A brief explanation about how to install and setup a git repository will be described here.
In order to remotely access your git repositories you must setup a SSH account with bluehost, so log in to your Bluehost account and look for the option SSH. You must send an copy of your ID and wait for them to setup an account for you
(I used my webcam to take a picture of my ID and that was more than enough).
1) Create a place to install the git binary files.
In my case, I’ve created a local folder “.local” inside my $HOME folder (~/.local).
#cd ~ #mkdir .local
2) Edit your .bashrc file and add the following line. Logout and login again to apply changes.
3) Create a folder “~/.local/src”, download the latest version of git (in my case 126.96.36.199) and compile it
#cd ~/.local #mkdir -v src #cd src #wget http://kernel.org/pub/software/scm/git/git-188.8.131.52.tar.gz #tar -xzf git-184.108.40.206.tar.gz #cd git-220.127.116.11 #./configure --prefix=$HOME/.local LDFLAGS="-L/lib64" #make #make install
1) Create a “~/git/repository” folder that will contain your files
#cd ~ #mkdir git #cd git #mkdir repository
2) Create a bare repository using git init
A bare repository works like a SVN server repository. This means that a bare repository only keeps track of
changes from someplace else and you actually don’t work inside it.
#cd ~/git/repository #git init --bare --share
3) Create a working copy folder by cloning your empty repository, add files to the cloned folder, commit and push the changes back to your bare repository.
In order to use the bare repository, a master banch needs to be created. This is accomplished by using “git add .”.
This command tells git to add all files and folders to the repository (in this case I’m creating a test file,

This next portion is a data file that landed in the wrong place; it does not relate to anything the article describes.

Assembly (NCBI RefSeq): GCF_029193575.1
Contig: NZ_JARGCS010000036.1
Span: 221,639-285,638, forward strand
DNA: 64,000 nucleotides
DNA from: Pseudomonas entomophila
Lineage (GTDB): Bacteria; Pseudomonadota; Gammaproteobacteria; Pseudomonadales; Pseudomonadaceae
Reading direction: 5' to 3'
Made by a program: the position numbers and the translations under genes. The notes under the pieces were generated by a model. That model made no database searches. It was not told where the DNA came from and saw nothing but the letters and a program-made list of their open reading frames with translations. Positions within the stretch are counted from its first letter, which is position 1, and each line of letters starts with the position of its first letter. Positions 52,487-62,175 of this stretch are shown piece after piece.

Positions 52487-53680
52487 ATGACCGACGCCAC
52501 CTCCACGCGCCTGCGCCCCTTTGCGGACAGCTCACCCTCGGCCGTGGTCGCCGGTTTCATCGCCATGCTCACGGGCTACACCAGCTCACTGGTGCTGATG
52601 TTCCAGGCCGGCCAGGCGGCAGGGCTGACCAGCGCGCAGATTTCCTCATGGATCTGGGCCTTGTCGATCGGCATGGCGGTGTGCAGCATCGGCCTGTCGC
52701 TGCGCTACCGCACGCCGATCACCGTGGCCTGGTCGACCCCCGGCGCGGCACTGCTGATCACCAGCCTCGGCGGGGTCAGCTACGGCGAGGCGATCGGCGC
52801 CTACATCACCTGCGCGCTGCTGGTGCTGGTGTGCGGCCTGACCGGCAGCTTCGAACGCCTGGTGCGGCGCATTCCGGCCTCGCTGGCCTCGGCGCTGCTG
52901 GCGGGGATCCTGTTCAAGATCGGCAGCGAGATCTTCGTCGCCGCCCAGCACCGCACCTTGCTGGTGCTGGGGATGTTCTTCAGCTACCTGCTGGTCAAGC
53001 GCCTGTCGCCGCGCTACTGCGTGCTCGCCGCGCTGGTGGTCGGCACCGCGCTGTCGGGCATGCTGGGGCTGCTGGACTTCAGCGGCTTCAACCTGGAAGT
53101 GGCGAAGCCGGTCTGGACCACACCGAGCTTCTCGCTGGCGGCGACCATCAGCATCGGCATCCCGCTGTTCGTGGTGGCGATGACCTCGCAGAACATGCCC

here you could copy your files to this folder before executing this command).
#cd ~/git #git clone ~/git/repository myfolder #cd myfolder #echo This is a test file > text.txt #git add .
Note that, distinct from SVN, you must commit then push the changes back to the bare repository. In git, the command commit
saves the changes to your cloned local repository; the command push will actually send the changes to your main bare repository.
#git push ~/git/repository/ master
At this point you have a fully functional bare repository.
To test it, lets delete “~/git/myfolder” and create another clone.
#cd ~/git/ #rm -rf myfolder #git clone ~/git/repository/ myfolder2 #cd myfolder2 #cat test.txt
You should be able to see the contents of test.txt
Please note that I’m not covering how to install git in your local machine, but that should not be an issue since
the process above cover any linux install. For windows users, there are plenty of how-tos in the web. The binaries
can also be found in http://git-scm.com
The steps below describe how to access a remote git repository through SSH installed in BlueHost
1) In your local machine, create a folder and use “git init” to start a fresh repository.
This folder will contain a working copy of your repository.
mkdir mylocalfolder cd mylocalfolder git init
2) Create an alias “myrepository” to identify the remote repository to git. Note that firstname.lastname@example.org
must be changed by your actual domain hosted on Bluehost. Please also check the path to your home folder
(you can use “echo $HOME” in the server to check it)
git remote add myrepository email@example.com:/home/myuser/git/repository/
3) Map the git commands “git-upload-pack” and “git-receive-pack”.
This is the trick that makes git work remotely with Bluehost. Remember checking and replacing “/home/myuser” folder
for your actual home folder (you can use “echo $HOME” in the server to check it)
git config add remote.myrepository.uploadpack /home/myuser/.local/bin/git-upload-pack git config add remote.myrepository.receivepack /home/myuser/.local/bin/git-receive-pack
Alternatively, you also can change thoose properties by editing the file “mylocalfolder/.git/config”
The file should contain a session like this
[remote "myrepository"] url = firstname.lastname@example.org:/home/myuser/git/repository/ fetch = +refs/heads/*:refs/remotes/repository/* receivepack = /home/myuser/.local/bin/git-receive-pack uploadpack = /home/myuser/.local/bin/git-upload-pack
4) Finally, pull your files from your bare repository (branch master in this case) to your work folder
git pull myrepository master
Your working copy is ready to go. Just remember, after any change use
git add . git commit git push myrepository master
A good GIT by example guide can be found at
Please let me know of any typos.